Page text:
This is an expanded version of the short talk I gave at the book launch. It was interrupted by the sudden arrival of Lord Purdey – who has been ‘conserving and shooting wildlife for twenty years’ – so if you attended the launch you won’t have heard the end of my talk. Here it is in full, with a few additions.
I first met John Burns in May 2015, by which point we’d already been working together on his first book, The Last Hillwalker, for the best part of a year. I was hiking the Cape Wrath Trail in a wet and windy month, and John suggested it would be the perfect opportunity to meet up in a bothy somewhere. We chose Maol-bhuidhe, a day’s hike north from Shiel Bridge. John promised to bring along some food to help keep me going. I caught him up on the approach and we walked the last few miles to the bothy together. He’d meant what he said about the food: he’d crammed limitless quantities of home-made bolognese into his rucksack, and even a box of wine. There was a firelog too. I told him I’d mainly been eating cous cous, and his response was a baffled look and ‘What the hell is cous cous, and why would you want to eat it?’
It was a classic bothy evening. A couple of other guys were staying overnight after ticking off some of the surrounding Munros, and we lit a fire, swapping stories of the hills and putting the world to rights over food and booze. I think John found my lightweight gear pretty amusing, especially my flimsy trail shoes. I appreciated carrying a light pack on such a long trail, but was envious of John’s luxuries such as a comfy sleeping mat, spare clothes and fuel for the bothy fire. We had a conversation about the future of hillwalking and how demographics were shifting. A modified version of this scene ended up in the conclusion of The Last Hillwalker, and even came to define the ending, changing its tone completely – for the better, in my opinion.
If you’ve read either of John’s first two books you’ll know that he really lives his subject matter, and I think that’s one reason why the books are so popular, consistently dominating the genre’s bestseller lists (often closely competing with two of my other clients, Mark Horrell and Keith Foskett). He has told me more than once that this popularity has taken him by surprise, but to me it’s simple: there’s a lot of truth in the books as well as plenty of laughs. It’s real.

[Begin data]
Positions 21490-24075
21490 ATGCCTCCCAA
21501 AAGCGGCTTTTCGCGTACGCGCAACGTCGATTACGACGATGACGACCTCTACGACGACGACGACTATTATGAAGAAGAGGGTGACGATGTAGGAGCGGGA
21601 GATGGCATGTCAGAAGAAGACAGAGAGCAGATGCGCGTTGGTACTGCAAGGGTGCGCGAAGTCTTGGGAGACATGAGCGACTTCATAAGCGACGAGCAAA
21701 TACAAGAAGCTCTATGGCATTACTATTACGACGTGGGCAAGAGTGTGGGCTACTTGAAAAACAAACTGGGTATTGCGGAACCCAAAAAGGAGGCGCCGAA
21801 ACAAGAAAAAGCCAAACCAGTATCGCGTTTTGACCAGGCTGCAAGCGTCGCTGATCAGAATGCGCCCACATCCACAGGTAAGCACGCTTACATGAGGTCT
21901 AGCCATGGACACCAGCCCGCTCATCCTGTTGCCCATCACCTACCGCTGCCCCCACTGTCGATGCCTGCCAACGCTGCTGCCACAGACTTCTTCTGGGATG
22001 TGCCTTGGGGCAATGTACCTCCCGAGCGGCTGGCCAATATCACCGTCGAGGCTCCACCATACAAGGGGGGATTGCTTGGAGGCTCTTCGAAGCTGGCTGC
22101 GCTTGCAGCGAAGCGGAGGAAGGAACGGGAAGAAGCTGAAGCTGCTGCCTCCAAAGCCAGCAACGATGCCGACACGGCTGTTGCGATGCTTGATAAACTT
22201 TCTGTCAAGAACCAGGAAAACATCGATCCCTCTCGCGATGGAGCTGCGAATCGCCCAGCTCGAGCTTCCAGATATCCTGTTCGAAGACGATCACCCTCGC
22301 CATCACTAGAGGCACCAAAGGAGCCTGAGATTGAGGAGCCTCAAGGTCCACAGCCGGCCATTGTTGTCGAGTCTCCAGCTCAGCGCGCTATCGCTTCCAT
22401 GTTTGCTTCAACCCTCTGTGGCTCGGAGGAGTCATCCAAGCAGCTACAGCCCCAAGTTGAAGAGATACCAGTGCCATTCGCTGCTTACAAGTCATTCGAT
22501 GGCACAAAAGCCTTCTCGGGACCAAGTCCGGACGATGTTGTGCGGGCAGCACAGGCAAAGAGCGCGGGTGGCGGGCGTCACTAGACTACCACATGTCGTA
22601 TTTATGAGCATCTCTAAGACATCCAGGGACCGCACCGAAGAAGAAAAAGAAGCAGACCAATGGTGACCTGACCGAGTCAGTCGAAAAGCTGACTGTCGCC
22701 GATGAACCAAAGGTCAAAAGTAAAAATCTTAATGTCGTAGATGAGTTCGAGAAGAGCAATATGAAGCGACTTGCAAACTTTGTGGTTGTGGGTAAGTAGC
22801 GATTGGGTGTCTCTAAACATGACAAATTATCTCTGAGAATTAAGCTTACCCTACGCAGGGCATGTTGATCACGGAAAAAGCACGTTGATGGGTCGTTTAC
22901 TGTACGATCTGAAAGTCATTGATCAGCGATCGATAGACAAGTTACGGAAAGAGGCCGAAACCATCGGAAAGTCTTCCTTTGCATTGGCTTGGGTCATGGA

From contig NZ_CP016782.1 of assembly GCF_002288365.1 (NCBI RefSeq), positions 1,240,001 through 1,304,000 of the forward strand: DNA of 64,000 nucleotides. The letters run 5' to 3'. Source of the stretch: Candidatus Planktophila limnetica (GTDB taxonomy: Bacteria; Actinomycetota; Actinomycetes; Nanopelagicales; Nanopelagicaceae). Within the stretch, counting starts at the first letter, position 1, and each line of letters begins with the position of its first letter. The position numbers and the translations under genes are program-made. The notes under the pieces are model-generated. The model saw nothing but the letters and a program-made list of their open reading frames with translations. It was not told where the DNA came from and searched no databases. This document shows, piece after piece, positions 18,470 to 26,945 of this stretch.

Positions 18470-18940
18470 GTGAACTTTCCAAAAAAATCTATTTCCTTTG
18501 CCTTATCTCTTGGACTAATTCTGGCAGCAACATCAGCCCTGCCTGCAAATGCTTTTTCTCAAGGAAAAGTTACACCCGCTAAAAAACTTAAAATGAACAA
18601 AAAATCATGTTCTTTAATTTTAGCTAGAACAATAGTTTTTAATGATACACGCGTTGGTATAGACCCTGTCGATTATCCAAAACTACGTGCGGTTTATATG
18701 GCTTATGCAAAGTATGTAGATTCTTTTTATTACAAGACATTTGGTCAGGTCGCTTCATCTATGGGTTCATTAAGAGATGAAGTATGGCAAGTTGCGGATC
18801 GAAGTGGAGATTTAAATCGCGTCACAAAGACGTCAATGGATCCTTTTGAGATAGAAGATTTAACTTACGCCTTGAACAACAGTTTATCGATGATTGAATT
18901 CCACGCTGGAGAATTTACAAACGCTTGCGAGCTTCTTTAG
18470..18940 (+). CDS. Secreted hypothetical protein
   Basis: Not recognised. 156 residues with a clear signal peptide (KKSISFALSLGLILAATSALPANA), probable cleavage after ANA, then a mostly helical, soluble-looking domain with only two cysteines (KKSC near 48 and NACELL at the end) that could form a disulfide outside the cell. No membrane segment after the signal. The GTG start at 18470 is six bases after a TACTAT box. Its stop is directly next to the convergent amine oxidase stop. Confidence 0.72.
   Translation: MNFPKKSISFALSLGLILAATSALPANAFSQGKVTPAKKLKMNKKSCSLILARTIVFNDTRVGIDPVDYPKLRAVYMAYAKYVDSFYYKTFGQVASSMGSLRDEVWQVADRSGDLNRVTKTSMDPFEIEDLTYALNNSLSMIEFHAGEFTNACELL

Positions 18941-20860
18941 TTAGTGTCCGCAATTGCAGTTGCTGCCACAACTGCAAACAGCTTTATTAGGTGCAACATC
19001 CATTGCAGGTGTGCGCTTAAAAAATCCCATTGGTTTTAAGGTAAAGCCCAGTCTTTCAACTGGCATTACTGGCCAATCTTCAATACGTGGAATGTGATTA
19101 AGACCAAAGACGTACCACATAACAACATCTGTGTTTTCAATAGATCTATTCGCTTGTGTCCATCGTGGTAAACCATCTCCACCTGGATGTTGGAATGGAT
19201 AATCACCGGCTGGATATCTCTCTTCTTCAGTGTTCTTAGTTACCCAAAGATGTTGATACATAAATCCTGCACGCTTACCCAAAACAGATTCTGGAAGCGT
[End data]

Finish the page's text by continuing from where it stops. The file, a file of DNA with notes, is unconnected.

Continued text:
When I came on the scene, The Last Hillwalker was in a rough state. My first job was to help John rewrite the chapters he’d already done, then help him plan the rest of the book. This intense process of developmental editing took time but resulted in a dramatically better and more focused story – and that’s before we even moved on to line editing. John is a fast learner, though, and the latent quality of the raw material was obvious.
In the five years since I started working on those earliest drafts, I’ve seen John’s writing flourish. But his development as a writer hasn’t been limited to improved plotting, dialogue, or character creation, much as those skills have come on by leaps and bounds. I’ve seen his core themes evolve from a focus on mountaineering and hillwalking to tougher and more important environmental subjects. I think this reflects a shift in awareness amongst British hillwalkers, maybe even a shift in priorities. Ten years ago few walkers cared about hen harriers going missing over grouse moors in suspicious circumstances. Now wildlife crime is a huge topic of online debate in the hillwalking community.
In The Last Hillwalker John Burns showed us the changing face of mountaineering over the last 40 years, in Bothy Tales he brought Scotland’s bothy culture to life, and in his latest book, Sky Dance, he champions wildlife and rewilding, and asks when unscrupulous landowners will be called to account for the damage they’ve done to Scotland’s landscapes. To address these serious matters in a novel is bloody hard – especially a novel that makes you laugh as often as it makes you think or ask questions. John set out to write a cracking story with believable characters, and that’s what he’s done. But it’s a novel that will upset some people as much as it will be loved by others. Lord Purdey is a clever caricature of the landed gentry who have done such damage to Scotland’s landscapes, and although his character is more subtle than you might at first think, some will take offence. The fact is that important messages are rarely uncontroversial, especially ones that threaten vested interests.
Vertebrate Publishing have worked hard to help make this book a success. The backing of a major publisher opened doors that were previously closed to John, from a series of book signings to the gorgeous hardback special edition – a format that would have been prohibitively expensive for John to produce alone. However, Vertebrate realised that John’s partership with me is integral to his creative process, so they haven’t upset that arrangement. I’m very glad to be able to work with both John and Vertebrate Publishing on these books. It’s the best of both worlds.
Although I’ve assisted this author and provided guidance for five years now, good writing comes from within, and Sky Dance is a tale with a powerful message, well written. The amazing characters that John has created really bring this story of rewilding and hope to life. I can’t wait to start work on his next book.
Sky Dance: Fighting for the Wild in the Scottish Highlands by John D. Burns is published by Vertebrate Publishing and edited by Alex Roddie (£24.99, signed hardback)
If you are writing your own book and could do with some editorial guidance, or even just an informal chat, please feel free to drop me a line.
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